' ' Cinema Romantico: The Dark Knight Rises

Monday, July 23, 2012

The Dark Knight Rises

"The Dark Knight Rises" - the conclusion to Christopher Nolan's "Batman" trilogy - is impressive in its enormity, a film in which its maker challenges himself by attempting to juggle roughly a dozen characters and several story lines at once, mixing a superhero's resurrection with politics, economics, terrorism, sustainable energy, and even the state of football concussions (loved the mostly throwaway moment of the doctor listing all of Bruce Wayne's afflictions). And while the visuals relish in their own grandeur, he still struggles with telling a story visually. I must stress just how talky this movie is. This is not necessarily a criticism of the recurring Nolan Exposition Quagmire - though, rest assured, that is present, particularly in the first act and late in the third when Marion Cotillard does exactly what she did in "Inception" and deliver a declarative monologue stacked on top of declarative flashbacks - but his penchant for failing to allow his characters to economize words.


Let me give you an example: Selina Kyle (Anne Hathaway), an uber-skilled cat burglar, is on the prowl for a computer program that can erase her criminal past forevermore. It is called Clean Slate. Ahem. But when Batman/Bruce Wayne (Christian Bale) goes to hand her the computer program at a crucial moment he says - out loud! - that she must be looking for a fresh start and/or a new beginning. Uh, Chris! That's why it's called CLEAN SLATE! To symbolically REPRESENT a fresh start, a new beginning! You didn't have to tell us AGAIN! Yeah, that's just a few words, but when the writer routinely fails to properly edit dialogue exchanges or substitute a single image for a pile of words throughout, those extraneous words add up and presto! The pacing of the first hour feels monotonous even if it's technically moving fast.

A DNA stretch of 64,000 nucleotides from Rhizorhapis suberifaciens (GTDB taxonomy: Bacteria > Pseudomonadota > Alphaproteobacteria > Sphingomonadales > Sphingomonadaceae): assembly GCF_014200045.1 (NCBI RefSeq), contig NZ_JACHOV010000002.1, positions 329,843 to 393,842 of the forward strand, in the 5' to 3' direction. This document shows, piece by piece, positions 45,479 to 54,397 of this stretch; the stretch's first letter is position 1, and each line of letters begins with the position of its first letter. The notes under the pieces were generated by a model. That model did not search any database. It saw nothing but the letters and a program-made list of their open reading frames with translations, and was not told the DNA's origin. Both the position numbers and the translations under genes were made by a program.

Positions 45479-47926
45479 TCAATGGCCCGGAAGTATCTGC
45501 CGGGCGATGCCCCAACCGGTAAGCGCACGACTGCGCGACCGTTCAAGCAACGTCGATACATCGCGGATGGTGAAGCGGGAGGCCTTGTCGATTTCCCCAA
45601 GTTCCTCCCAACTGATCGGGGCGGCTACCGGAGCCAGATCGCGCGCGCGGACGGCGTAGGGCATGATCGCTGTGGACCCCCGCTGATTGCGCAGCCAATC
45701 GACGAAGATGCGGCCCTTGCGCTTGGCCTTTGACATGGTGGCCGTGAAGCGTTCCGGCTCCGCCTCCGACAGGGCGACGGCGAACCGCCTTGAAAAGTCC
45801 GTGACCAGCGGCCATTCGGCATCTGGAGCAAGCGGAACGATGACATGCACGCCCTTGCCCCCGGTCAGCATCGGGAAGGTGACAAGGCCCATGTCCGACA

Then again, consider the charity ball where Bruce and Selina meet for a second time, share an obligatory dance and exchange crackling repartee that both advances the plot and sounds really, really good exiting the excellent actors' mouths. This proves that when Nolan (and his brother Jonathan, with whom he wrote the script) really focus they can make dialogue sing. Alas. And this marvelous scene makes me suspect that tucked within this sprawling gonna-be-an-epic-or-go-down-swinging is a 90-100 minute old school noir movie of near-classic proportions.


The great (or even very good) noir films were notable for muddying good and evil and that was precisely the intent behind presenting "The Dark Knight" - Batman - and The White Knight - D.A. Harvey Dent - who was killed at the end of the trilogy's second film on account of his "appalling crimes." And as "The Dark Knight Rises" opens Commissioner Gordon (Gary Oldman) has painted Dent as being a victim of the Batman to falsely maintain Dent's heroic status and, in effect, bring order to Gotham City. Thus, Bruce Wayne, willingly taking the fall for the good of his city, has gone all Howard Hughes and turned into a Wayne Manor recluse, despondent - whether he admits it or not - that he can no longer put on the mask and cape and fight crime. His trusty butler Alfred (Michael Caine) calls him on the carpet in a scene that strangely but distinctly evokes a similar moment in - yes - "Good Will Hunting". ("You know what the best part of my day is? For about ten seconds, from when I pull up to the curb to when I get to your door, because I think maybe I'll get up there and I'll knock and you won't be there.")